How to Use Goats for Pasture Management

Contract goat grazing is a new niche business that assists horse and cattle owners with pasture management. It is also utilized by cities to manage vacant lots, creek bed areas, or other public lands that need to be maintained without spraying harmful herbicides.

The goats are a brilliant solution to weed control, because not only do they eat pretty much everything that horses and cows won’t eat, but their feces does not contain any seeds. Due to their lateral chewing/grinding motion and ruminant stomachs, whatever plant matter comes out the other end does not contain any viable seeds – which further helps to control the spread of weeds.

Here’s another super cool tidbit from this fabulous video: Did you know that as goats graze poisonous plants, their guts (enzymes, bacteria, etc) develop a ‘memory’ of how to deal with those plants – and they pass this ‘knowledge’ onto their offspring?

Okay one last nugget from Lani Malmberg of Goat Green: When you spray a herbicide for weed control, you also kill the fungi in the soil. But to have a healthy grassland, the soil needs a 1:1 ratio of fungi:bacteria. So when your herbicide kills all the fungi, the soil becomes heavy with bacteria, which produces an even bigger weed problem.

If you’re like me and just crazy for stuff like this, then read Isabella Tree’s book, Wilding, and also check out Will Harris’ mixed species grazing method. You may notice in that post – written 3 years ago – that I suggest the very thing shown in this video as an excellent business idea! AND I would still pay someone with a herd of goats (and portable electric fencing) to come graze my pasture 🙂

How to Use Goats for Pasture Management

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5 thoughts on “How to Use Goats for Pasture Management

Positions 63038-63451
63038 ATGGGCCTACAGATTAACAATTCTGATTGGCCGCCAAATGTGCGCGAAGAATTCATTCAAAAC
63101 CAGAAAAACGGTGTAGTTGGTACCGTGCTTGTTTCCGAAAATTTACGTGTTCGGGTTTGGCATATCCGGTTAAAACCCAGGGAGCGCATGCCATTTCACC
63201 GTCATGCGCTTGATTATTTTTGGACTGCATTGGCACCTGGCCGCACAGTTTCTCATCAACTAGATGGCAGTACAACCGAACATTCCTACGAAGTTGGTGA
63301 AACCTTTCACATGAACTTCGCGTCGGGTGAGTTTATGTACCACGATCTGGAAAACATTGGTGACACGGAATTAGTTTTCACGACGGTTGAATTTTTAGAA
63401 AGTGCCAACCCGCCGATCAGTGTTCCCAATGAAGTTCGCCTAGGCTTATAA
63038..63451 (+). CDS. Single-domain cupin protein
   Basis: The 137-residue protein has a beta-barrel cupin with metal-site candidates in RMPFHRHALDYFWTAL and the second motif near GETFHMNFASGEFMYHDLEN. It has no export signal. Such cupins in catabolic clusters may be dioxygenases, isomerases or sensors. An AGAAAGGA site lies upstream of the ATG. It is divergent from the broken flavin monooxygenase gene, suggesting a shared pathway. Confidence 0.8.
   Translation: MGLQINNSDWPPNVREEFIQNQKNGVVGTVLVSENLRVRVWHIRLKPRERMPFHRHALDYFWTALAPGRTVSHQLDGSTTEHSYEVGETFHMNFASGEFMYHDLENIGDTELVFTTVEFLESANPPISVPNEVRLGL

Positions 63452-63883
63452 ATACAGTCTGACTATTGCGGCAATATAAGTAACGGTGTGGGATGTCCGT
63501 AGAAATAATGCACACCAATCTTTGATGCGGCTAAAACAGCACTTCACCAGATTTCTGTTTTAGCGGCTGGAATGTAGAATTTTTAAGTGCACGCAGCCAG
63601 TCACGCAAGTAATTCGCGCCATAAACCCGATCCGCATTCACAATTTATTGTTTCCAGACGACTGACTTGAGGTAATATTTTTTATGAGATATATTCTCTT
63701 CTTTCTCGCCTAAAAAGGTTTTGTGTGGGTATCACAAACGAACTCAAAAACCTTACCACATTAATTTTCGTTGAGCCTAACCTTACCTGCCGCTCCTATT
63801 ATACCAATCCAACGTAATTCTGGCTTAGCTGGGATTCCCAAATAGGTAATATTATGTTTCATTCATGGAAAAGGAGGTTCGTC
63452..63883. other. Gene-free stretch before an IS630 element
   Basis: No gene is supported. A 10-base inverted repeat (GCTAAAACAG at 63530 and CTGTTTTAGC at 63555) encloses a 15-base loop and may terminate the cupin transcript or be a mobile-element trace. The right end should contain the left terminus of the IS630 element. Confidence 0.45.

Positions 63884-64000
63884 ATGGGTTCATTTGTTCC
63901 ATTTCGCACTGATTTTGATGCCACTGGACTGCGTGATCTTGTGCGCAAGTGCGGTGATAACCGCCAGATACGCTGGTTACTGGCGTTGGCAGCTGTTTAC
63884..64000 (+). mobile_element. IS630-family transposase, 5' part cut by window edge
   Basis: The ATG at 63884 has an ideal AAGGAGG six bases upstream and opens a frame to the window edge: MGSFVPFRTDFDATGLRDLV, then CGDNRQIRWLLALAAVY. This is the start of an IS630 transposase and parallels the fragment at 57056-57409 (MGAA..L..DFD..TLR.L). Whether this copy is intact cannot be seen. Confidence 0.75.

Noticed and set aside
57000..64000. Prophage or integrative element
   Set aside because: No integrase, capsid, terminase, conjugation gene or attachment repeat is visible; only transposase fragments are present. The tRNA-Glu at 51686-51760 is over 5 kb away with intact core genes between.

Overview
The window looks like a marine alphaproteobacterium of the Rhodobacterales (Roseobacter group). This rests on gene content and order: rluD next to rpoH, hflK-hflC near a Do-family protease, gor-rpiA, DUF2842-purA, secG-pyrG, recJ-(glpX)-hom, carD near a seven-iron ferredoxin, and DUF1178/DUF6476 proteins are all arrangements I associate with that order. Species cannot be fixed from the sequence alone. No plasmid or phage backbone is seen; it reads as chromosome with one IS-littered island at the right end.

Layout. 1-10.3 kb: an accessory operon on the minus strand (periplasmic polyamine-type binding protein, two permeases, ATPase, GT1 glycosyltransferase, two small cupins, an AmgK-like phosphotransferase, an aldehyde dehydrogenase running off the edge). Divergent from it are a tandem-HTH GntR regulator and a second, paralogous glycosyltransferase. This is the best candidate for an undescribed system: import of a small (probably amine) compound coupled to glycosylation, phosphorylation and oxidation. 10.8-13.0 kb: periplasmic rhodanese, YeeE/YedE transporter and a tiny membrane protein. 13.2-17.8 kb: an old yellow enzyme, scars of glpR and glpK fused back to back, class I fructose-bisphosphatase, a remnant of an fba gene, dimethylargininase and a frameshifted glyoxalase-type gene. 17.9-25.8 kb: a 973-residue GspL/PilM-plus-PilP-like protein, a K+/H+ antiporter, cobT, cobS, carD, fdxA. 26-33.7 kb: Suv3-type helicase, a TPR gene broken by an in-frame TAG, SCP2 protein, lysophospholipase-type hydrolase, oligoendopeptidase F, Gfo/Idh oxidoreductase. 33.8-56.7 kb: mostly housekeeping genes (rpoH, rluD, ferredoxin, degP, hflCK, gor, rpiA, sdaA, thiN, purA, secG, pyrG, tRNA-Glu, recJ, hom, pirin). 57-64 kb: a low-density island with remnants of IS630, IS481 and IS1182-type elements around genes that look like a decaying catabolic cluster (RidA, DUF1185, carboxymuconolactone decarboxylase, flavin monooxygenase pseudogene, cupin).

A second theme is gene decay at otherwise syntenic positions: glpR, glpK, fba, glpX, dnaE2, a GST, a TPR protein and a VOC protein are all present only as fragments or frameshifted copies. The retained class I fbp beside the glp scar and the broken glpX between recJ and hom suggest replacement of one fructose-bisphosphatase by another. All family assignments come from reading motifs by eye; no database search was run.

• July 30, 2019 at 1:10 am
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    Thank you! I really love goats…and such a mine of information here about how soil and plants organize and self-manage that so much counteracts the entirely erroneous notion that the vegetable kingdom is inert, anonymous and devoid of intelligence and personality!

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    • July 31, 2019 at 1:06 pm
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      Anna Breytenbach did an interview recently where she talks about her communication with plants – and how distressed they are by the growing practices of mass agriculture. I have a lot of difficulty picking veggies/greens that I’ve grown and have to have a conversation with them – permission, blessings, gratitude, etc. during the process as I don’t find them any less sentient than animals. Numerous experiments have confirmed that plants indeed have emotions, cognition, react to pain (slashing, cutting) etc.

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  • July 30, 2019 at 10:51 am
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    AND – the use of sheep to control forestry tenures is coming back! The province sprays glyphosate from helicopters like it’s going out of style, in order to kill deciduous trees that threaten their lumber plantations. Frick, don’t even get me started on forestry malpractice in BC – but I’m really encouraged to see contract grazing as an alternative to spraying the forests!

    A note on goats – people say “they’ll eat anything”, but, like with pigs, this is only true if they are incarcerated and functionally starved. They are actually quite selective otherwise!

    Also, goats are the best <3

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    • July 31, 2019 at 1:01 pm
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      I didn’t know that! And yes, don’t get ME started on forestry *#@!*#$@! in BC!

      So for the goat’s selective grazing… have you noticed WHAT they tend to eat and what they ignore? Just wondering how ‘much’ clearing they would do if given choice… And would they choose hay over fresh weeds (even if the weeds weren’t their favorite plant)? Or does fresh rule?

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      • August 1, 2019 at 9:24 am
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        My herd tend to obsess over one kind of plant – dandelion, apple tree bark (grr), mum’s flowers, broadleaf grasses, etc… and then lose all interest for a while, moving on to some other smorgasboard. Even hay, they go at with great excitement and then leave piles and piles of it to be pooped on. From what I’ve seen, sheep are much better at staying focused while grazing, evenly levelling a field, but also – I’ve interacted with either large flocks of sheep or very small herds of goats. They might behave differently when there are a lot more of them. Definitely at our place, where weeds are abundant but so is grass and other yummy stuff, we do not have good weed control from the goats or pigs, because of letting them roam at will.

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